In her years as a young volunteer in Atlanta, 21-year-old Elle Oser has made sandwiches for the homeless, sorted canned goods at a food bank, run in support of breast cancer awareness, and helped create a reading room for mothers and children in one of the city's biggest shelters.
During the drive home after each activity, Elle and her mom, Laranne Oser, would reflect on the day and unwind in each other's company, putting aside the everyday stresses of school and home.
The Osers are involved in the Atlanta Buckhead chapter of the National Charity League (NCL), a nonprofit group that promotes the fostering of mother-daughter bonds through community service and leadership. Laranne signed the two of them up when Elle was in 8th grade. After a brief bit of skepticism on Elle's part ("It sounded like a lot of work," she said.), they dove right in, culminating in the planning and creation of a mural- and book-filled reading room at Atlanta's City of Refuge with another pair of NCL volunteers, Claire and CiCi Reid.
"We’ve never had a bad time," said Elle, now a junior at the University of Mississippi. There have been hard times -- she recalls pre-dawn wakeup calls on Saturdays and the witnessing of uncomfortable or heartbreaking scenes. "But we pushed each other, and were always glad we did it."
Studies have long shown the social and health benefits of volunteering. Those who volunteer have lower mortality rates, greater functional abilities, and lower rates of depression later in life than those who do not volunteer, according to the Corporation for National and Community Service. The National Charity League takes the data a step further, centering its mission on the belief that the bond between a mother and daughter will strengthen through the joint effort of helping others.
NCL was founded in Los Angeles in 1925. Mothers active in the
arts community would bring their girls along to meetings and luncheons.
"Eventually the idea was proposed that the daughters could get involved,
too," explained Shawn Sylvia, national president, NCL Inc.
While the group has grown over the years to 194 chapters and more than 50,000 members, its mission has never changed, Sylvia said. "Our mission is to foster the mother-daughter relationship. How we do that is through community service, leadership development and cultural experience."
The group targets girls in middle school and high school, often a challenging time for mother-daughter relationships. Each chapter follows NCL's affiliation guidelines, Sylvia said, but the volunteer pairs might start out with behind-the-scenes work at food banks or singing at a home for the elderly before graduating to more hands-on activities like working in homeless shelters and building houses for Habitat for Humanity.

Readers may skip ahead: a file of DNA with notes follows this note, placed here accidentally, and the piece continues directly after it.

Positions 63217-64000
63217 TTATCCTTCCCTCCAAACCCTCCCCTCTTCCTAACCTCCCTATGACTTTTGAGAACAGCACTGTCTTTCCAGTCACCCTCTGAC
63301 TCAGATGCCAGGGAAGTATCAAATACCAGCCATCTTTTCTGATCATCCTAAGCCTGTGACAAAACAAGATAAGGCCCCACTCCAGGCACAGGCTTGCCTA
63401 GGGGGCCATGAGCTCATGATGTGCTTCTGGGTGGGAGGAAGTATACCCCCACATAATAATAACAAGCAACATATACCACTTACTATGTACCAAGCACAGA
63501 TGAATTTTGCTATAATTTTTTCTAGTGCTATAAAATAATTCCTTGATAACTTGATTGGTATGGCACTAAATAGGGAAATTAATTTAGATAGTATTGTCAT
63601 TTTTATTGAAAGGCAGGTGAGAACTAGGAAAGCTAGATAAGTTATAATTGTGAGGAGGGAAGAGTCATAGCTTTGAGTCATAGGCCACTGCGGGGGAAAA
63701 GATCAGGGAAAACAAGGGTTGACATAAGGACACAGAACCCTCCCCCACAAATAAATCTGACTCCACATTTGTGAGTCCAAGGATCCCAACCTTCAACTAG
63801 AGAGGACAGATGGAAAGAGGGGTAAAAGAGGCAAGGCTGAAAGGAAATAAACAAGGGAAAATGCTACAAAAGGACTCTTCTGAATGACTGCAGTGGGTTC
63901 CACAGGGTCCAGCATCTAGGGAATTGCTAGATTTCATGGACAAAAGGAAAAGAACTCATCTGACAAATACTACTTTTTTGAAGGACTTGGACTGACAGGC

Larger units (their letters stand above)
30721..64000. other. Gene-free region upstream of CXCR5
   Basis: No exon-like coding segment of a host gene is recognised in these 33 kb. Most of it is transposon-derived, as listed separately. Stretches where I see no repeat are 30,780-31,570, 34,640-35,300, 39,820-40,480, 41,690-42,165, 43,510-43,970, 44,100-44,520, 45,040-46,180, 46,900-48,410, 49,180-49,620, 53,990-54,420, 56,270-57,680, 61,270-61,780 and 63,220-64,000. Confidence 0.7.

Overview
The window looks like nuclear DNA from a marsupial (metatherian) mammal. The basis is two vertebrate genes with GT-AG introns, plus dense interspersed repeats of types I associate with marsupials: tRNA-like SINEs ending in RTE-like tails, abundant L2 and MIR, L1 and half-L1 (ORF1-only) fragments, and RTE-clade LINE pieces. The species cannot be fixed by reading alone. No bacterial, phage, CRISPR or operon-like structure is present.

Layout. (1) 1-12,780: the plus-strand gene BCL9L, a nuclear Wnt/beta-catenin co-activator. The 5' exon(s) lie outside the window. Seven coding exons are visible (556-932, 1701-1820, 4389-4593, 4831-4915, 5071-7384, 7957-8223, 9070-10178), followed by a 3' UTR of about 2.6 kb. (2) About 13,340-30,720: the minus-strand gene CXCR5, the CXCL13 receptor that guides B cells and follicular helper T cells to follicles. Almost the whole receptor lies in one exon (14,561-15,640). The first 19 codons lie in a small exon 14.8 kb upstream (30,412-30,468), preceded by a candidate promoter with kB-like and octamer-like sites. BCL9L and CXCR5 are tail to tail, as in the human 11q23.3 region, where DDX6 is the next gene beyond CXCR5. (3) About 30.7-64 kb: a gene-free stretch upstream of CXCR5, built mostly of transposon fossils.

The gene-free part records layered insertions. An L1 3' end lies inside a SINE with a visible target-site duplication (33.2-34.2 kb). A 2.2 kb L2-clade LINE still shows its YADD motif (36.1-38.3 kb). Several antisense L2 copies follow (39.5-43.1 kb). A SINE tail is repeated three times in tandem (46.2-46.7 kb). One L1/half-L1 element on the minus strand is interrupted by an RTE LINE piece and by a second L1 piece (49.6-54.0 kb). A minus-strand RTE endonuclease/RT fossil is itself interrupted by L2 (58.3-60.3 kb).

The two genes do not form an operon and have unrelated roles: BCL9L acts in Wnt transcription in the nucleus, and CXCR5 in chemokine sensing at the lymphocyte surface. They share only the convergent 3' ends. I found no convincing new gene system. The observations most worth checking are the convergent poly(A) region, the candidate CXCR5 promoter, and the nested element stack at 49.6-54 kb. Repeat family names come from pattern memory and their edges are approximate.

For some, the volunteering experience doesn't stop after their active time at NCL ends. CiCi Reid says volunteering is now an integral part of her life. A nursing student at the University of North Carolina-Chapel Hill, she says she makes a point of stopping by City of Refuge with her mom to help out whenever she returns home to Atlanta. The pair spent so much time there during their NCL years that it feels like a second home, she says.
"It started a pattern I will continue for the rest of my life. Volunteering is just built into my routine now," CiCi says.
Mary Ann Naughton, a member of the San Francisco chapter of NCL, also feels that the experience propelled her older daughter, Cassie, now in college in Wisconsin, to a lifelong love of volunteering and a renewed sense of awareness about her hometown.
"It’s not only about giving back to the community," she said. "It’s a whole leadership program. It opened up the whole city for us."
For Naughton, however, a scene involving her younger daughter, Sonia, left the most remarkable impression. They both volunteer at a native plant nursery, where they sort seeds, weed the garden and do whatever else is needed.
One day Sonia, who tends to be quiet and shy, branched out on her own within the nursery and worked independently on a project, while chatting comfortably with other volunteers and staffers. "She usually stuck with me during volunteering," Naughton said, "but this time she decided to go off and work on something on her own. She felt so secure and confident that she could do that. I loved that."
It's not only the daughters who grow during their volunteer hours. Claire Reid, CiCi's mom, credits her daughter with introducing her to an unfamiliar area of the city that she would not necessarily have ventured to on her own. CiCi's lack of fear and enthusiasm to help inspired her to let go of her own doubts, she said.
"No matter what was going on at school, (volunteering) always gave us that time together," Claire said. "When things were stressful, she could focus on something so different. We just had so much fun together. It put perspective on what matters in our world."